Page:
Share
Single Page

More from Roger D. Hodge:

From the October 2010 issue

Speak, Money

Get access to 165 years of
Harper’s for only $45.99

United States Canada

CATEGORIES

THE CURRENT ISSUE

July 2016

The Ideology of Isolation

= Subscribers only.
Sign in here.
Subscribe here.

American Idle

= Subscribers only.
Sign in here.
Subscribe here.

My Holy Land Vacation

= Subscribers only.
Sign in here.
Subscribe here.

The City That Bleeds

= Subscribers only.
Sign in here.
Subscribe here.

El Bloqueo

= Subscribers only.
Sign in here.
Subscribe here.

Vladivostok Station

= Subscribers only.
Sign in here.
Subscribe here.

view Table Content

FEATURED ON HARPERS.ORG

Article
My Holy Land Vacation·

= Subscribers only.
Sign in here.
Subscribe here.

"I wanted to more fully understand why conservative politics had become synonymous with no-questions-asked support of Israel."
Illustration (detail) by Matthew Richardson
Post
Inside the July Issue·

= Subscribers only.
Sign in here.
Subscribe here.

Tom Bissell on touring Israel with Christian Zionists, Joy Gordon on the Cuban embargo, Lawrence Jackson on Freddie Gray and the makings of an American uprising, a story by Paul Yoon, and more

Freddie Gray’s relatives arrived for the trial in the afternoon, after the prep-school kids had left. By their dress, they seemed to have just gotten off work in the medical and clerical fields. The family did not appear at ease in the courtroom. They winced and dropped their heads as William Porter and his fellow officer Zachary Novak testified to opening the doors of their police van last April and finding Freddie paralyzed, unresponsive, with mucus pooling at his mouth and nose. Four women and one man mournfully listened as the officers described needing to get gloves before they could touch him.

The first of six Baltimore police officers to be brought before the court for their treatment of Freddie Gray, a black twenty-five-year-old whose death in their custody was the immediate cause of the city’s uprising last spring, William Porter is young, black, and on trial. Here in this courtroom, in this city, in this nation, race and the future seem so intertwined as to be the same thing.

Artwork: Camels, Jerusalem (detail) copyright Martin Parr/Magnum Photos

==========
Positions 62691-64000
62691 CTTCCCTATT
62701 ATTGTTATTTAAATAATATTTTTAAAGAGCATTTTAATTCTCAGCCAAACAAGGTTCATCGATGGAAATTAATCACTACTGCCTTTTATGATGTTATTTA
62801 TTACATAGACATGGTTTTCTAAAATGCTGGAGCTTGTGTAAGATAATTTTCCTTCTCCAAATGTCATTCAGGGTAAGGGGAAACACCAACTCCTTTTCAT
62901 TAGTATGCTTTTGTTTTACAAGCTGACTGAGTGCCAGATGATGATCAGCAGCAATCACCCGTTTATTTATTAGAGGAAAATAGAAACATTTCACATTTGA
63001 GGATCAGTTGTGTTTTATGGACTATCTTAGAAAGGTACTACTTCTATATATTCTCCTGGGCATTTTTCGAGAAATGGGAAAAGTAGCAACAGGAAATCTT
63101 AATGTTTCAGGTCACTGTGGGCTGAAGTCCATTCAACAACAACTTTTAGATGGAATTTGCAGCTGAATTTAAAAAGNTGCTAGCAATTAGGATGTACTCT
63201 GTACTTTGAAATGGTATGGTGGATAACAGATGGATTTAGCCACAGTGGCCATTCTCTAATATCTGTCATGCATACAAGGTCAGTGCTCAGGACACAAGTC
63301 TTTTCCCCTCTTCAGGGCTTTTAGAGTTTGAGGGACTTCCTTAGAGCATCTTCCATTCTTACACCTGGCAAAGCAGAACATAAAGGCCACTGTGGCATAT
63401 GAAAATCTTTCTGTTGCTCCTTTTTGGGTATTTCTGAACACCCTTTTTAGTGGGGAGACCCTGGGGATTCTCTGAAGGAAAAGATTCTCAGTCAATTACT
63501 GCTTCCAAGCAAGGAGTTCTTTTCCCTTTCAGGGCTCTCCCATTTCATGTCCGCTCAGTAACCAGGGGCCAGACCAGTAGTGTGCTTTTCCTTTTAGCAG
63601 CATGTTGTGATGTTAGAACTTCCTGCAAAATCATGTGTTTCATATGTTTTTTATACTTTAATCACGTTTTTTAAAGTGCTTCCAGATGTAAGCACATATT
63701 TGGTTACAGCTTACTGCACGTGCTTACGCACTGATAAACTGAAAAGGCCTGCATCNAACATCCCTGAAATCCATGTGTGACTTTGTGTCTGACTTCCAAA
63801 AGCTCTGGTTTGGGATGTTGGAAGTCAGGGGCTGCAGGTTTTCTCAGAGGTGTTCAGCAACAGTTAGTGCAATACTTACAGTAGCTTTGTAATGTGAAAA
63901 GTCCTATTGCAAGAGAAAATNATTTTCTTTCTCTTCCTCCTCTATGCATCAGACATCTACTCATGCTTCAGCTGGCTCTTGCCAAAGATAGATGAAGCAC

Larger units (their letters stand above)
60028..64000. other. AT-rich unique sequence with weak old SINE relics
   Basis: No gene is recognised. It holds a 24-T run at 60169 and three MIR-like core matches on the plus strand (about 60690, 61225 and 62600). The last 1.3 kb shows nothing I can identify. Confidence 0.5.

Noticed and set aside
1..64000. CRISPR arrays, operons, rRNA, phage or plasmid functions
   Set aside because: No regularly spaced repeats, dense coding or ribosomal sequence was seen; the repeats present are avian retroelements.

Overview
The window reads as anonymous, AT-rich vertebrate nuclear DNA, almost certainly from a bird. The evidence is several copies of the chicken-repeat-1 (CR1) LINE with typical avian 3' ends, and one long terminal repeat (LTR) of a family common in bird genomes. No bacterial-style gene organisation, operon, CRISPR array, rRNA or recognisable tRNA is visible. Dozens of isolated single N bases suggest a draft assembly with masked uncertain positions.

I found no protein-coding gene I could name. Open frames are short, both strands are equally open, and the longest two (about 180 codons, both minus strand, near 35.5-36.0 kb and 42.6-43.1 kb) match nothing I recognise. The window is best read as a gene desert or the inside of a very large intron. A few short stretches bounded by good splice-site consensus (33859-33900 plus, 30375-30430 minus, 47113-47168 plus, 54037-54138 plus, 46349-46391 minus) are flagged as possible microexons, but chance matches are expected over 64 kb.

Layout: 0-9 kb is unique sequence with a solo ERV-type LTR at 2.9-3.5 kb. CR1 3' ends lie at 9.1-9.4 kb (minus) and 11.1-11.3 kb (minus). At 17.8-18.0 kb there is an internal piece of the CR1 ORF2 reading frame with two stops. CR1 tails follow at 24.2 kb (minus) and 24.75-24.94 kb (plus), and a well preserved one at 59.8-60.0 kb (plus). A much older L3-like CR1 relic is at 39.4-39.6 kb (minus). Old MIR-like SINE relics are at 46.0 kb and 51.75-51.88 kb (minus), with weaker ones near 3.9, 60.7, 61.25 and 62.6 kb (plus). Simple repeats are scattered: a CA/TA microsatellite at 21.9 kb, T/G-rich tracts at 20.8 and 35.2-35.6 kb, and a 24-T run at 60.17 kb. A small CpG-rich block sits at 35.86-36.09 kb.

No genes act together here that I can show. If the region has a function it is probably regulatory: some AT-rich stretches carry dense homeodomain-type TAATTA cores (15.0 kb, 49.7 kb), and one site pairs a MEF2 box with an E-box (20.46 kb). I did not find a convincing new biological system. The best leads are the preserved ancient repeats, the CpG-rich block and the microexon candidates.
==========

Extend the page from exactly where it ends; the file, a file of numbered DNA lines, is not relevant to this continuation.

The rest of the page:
Post
Europe’s Hamilton Moment·

= Subscribers only.
Sign in here.
Subscribe here.

"We all know in France that as soon as a politician starts saying that some problem will be solved at the European level, that means no one is going to do anything."
Photograph (detail) by Stefan Boness
[Report]
How to Make Your Own AR-15·

= Subscribers only.
Sign in here.
Subscribe here.

Even if federal gun-control advocates got everything they wanted, they couldn’t prevent America’s most popular rifle from being made, sold, and used. Understanding why this is true requires an examination of how the firearm is made.
Illustration by Jeremy Traum
Article
The City That Bleeds·

= Subscribers only.
Sign in here.
Subscribe here.

"Here in this courtroom, in this city, in this nation, race and the future seem so intertwined as to be the same thing."
Photograph (detail) © Wil Sands/Fractures Collective

Minimum number of cats fitted with high-tech listening equipment in a 1967 CIA project:

1

Zoologists suggested that apes and humans share an ancestor who laughed.

A former prison in Philadelphia that has served as a horror-movie set was being prepared as a detention center for protesters arrested at the upcoming Democratic National Convention, and presumptive Republican presidential nominee Donald Trump fired his campaign manager.

Subscribe to the Weekly Review newsletter. Don’t worry, we won’t sell your email address!

HARPER’S FINEST

Mississippi Drift

By

“Matt was happy enough to sustain himself on the detritus of a world he saw as careening toward self-destruction, and equally happy to scam a government he despised. 'I’m glad everyone’s so wasteful,' he told me. 'It supports my lifestyle.'”

Subscribe Today